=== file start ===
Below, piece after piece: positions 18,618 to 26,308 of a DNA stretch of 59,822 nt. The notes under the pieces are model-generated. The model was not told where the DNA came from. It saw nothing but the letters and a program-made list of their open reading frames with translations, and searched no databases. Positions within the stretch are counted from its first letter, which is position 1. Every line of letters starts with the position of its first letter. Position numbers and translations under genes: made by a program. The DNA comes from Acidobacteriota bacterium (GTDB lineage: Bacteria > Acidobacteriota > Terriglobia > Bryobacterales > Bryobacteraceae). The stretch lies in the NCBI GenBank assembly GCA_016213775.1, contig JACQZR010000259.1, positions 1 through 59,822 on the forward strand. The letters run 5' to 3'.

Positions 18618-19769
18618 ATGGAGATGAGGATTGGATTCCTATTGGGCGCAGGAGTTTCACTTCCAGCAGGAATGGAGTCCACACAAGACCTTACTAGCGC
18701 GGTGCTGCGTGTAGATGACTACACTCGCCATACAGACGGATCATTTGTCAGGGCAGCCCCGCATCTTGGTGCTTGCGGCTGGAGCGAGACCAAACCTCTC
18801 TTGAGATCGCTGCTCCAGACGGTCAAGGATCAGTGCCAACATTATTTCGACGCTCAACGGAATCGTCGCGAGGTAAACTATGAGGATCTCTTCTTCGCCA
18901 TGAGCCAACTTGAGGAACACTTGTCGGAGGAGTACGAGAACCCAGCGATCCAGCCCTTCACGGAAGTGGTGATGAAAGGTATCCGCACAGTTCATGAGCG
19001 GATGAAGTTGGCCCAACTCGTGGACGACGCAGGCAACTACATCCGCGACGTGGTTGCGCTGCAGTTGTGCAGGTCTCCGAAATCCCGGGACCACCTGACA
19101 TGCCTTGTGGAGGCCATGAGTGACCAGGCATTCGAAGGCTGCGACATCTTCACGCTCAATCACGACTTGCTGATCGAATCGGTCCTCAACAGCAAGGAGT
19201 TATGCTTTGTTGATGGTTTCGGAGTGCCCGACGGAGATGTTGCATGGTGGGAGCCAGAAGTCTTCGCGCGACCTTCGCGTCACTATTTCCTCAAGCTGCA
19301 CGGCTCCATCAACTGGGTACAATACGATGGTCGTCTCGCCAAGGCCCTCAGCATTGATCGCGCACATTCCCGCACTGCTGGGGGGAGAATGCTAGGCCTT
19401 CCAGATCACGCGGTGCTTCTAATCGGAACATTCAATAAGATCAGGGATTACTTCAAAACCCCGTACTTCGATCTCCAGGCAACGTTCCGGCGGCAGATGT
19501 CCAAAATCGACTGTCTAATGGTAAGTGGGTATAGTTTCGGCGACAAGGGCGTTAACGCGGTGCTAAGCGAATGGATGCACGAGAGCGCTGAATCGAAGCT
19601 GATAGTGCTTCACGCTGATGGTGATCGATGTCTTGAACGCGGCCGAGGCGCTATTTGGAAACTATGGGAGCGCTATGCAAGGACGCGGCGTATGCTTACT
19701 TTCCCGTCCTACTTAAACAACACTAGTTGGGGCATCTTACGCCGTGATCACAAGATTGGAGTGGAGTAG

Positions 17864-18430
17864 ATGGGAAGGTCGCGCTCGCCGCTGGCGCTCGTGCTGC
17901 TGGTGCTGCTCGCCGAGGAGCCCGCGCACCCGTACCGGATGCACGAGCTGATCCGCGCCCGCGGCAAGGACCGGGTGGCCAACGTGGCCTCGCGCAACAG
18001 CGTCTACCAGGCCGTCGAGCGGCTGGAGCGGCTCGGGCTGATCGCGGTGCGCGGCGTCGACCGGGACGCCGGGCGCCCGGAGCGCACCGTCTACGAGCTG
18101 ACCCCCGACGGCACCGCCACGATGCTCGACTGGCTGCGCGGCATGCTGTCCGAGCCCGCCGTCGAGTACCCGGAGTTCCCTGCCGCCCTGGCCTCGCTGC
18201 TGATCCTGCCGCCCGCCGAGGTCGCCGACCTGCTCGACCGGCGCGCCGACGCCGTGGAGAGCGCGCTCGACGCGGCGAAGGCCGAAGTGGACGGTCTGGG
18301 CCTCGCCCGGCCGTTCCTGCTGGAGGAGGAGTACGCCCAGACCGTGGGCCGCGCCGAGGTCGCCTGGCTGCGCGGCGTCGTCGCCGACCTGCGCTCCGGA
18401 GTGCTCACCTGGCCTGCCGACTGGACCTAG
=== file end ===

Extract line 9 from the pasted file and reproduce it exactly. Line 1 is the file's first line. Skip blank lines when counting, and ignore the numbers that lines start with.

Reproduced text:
19201 TATGCTTTGTTGATGGTTTCGGAGTGCCCGACGGAGATGTTGCATGGTGGGAGCCAGAAGTCTTCGCGCGACCTTCGCGTCACTATTTCCTCAAGCTGCA